World Economy

Low Interest Rates Likely to Persist

Low Interest Rates Likely to PersistLow Interest Rates Likely to Persist

European Central Bank policy has increased the likelihood that interest rates will stay low for longer, requiring insurers and occupational pension funds to focus more closely on risk management, the EU’s insurance regulator EIOPA said on Tuesday.

“Monetary policy and low crude oil prices imply a protracted low yield environment in the short to medium-term,” the European Insurance and Occupational Pensions Authority said in its financial stability report, Reuters reported.

“In this environment, the ‘double-hit’ scenario cannot be ruled out, EIOPA said, referring to the prospects for insurers to be hit simultaneously by a rise in the value of their future liabilities and a drop in the value of assets held to meet those liabilities.

EIOPA Chairman Gabriel Bernardino warned that particularly for occupational pensions funds, prudential regimes might be underestimating the risks. EIOPA has made recommendations to improve clarity in this area, he said.

The regulator is currently conducting stress tests of how well the insurance sector can respond to financial stress.

Big, diversified insurers such as Allianz, Axa and Generali are seen as financially robust but smaller life insurers are seen as vulnerable the longer interest rates stay low.

Eurozone governments have eased up on efforts to overhaul their struggling economies because ultra-easy central bank policy has pushed their borrowing costs to record lows, ratings agency Standard & Poor’s said on Tuesday.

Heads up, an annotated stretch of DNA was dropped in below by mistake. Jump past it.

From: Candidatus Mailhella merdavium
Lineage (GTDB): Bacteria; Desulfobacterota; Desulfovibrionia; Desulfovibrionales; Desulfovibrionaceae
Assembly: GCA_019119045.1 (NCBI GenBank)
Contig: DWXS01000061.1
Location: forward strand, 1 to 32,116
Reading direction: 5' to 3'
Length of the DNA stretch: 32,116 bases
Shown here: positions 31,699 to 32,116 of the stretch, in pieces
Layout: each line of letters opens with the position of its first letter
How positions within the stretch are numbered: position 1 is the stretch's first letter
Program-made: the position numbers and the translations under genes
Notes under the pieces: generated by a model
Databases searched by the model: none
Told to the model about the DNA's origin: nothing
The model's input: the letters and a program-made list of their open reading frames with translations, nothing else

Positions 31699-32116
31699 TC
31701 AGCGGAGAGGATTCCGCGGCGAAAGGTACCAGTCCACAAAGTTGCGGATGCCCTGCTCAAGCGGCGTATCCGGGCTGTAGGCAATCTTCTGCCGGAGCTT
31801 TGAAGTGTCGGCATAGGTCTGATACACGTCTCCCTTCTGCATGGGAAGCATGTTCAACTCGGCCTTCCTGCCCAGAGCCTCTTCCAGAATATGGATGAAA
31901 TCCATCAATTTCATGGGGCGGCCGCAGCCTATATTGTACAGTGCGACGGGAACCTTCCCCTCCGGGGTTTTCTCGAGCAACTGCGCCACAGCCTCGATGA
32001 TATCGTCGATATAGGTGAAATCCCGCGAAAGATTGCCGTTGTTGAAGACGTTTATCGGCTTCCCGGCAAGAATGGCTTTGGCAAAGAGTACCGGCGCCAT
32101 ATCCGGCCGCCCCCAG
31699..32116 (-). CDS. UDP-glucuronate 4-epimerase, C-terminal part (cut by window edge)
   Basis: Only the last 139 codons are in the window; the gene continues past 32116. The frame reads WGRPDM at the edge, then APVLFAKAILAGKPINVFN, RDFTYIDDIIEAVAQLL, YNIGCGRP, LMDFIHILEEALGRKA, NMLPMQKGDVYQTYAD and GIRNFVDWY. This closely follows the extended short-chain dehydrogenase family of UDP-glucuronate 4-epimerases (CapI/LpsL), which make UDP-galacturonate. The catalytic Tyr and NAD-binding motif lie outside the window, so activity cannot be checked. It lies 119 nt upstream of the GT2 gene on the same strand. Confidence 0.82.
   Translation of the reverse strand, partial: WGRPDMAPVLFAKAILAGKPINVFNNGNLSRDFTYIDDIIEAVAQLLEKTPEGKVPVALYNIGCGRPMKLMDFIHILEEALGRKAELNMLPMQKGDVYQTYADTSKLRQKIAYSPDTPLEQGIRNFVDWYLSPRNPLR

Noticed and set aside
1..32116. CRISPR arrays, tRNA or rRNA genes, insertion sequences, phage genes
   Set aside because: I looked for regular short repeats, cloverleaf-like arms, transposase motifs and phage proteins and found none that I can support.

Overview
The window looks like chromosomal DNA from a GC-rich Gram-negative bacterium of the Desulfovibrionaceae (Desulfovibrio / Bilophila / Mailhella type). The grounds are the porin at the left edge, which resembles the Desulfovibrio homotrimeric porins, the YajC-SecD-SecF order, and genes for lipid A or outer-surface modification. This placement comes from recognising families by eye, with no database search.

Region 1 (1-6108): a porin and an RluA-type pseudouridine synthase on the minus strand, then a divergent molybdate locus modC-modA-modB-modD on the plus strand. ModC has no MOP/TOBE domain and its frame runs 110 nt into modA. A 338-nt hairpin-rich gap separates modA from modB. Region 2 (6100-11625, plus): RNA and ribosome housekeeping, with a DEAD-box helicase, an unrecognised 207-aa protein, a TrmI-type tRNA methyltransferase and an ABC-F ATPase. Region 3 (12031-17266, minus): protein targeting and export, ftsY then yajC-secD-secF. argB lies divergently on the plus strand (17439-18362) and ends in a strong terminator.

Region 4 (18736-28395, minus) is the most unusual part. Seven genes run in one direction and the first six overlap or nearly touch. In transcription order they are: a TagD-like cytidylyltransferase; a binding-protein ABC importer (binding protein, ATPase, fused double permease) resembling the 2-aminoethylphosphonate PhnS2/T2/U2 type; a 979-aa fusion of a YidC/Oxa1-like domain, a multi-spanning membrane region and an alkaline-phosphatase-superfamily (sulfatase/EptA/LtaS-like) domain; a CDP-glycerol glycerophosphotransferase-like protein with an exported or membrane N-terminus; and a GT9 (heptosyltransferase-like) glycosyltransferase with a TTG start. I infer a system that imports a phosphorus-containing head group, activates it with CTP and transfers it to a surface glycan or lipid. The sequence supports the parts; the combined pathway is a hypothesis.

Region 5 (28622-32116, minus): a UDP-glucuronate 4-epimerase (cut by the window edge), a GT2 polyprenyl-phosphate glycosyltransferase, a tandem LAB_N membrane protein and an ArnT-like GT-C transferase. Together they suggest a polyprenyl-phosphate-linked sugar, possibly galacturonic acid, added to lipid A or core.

“We see a very strong relationship between government bond yields and the willingness (of governments) to engage in structural reforms,” S&P’s top EMEA analyst, Moritz Kraemer told investors at a conference in London.

Futile Efforts

“The moment the pressure goes away, the action goes away as well. All of these (reform) efforts from the governments have really fallen by the wayside under the palliative that the ECB is providing.”

The ECB’s €1.7 trillion ($1.92 trillion) asset purchase scheme has helped pushed government bond yields across the eurozone lower, with German bond yields out to eight years in negative territory.

Meanwhile, Germany’s ZEW research institution said, analysts and investors had a far sunnier view of the eurozone and German economic outlook in June than expected, though worries about a British retreat from the European Union continued to prey on respondents’ minds.

According to a closely watched survey of sentiment by ZEW, economic sentiment towards Germany leaped to 19.2 in June, from 6.4 countering expectations for a decline to 5.0, but still short of a long-term average of 24.4 points.

The ZEW data showed analysts’ and investors’ economic sentiment about the eurozone jumped to 20.2 from 16.8, as against a consensus forecast for a 15.3 reading.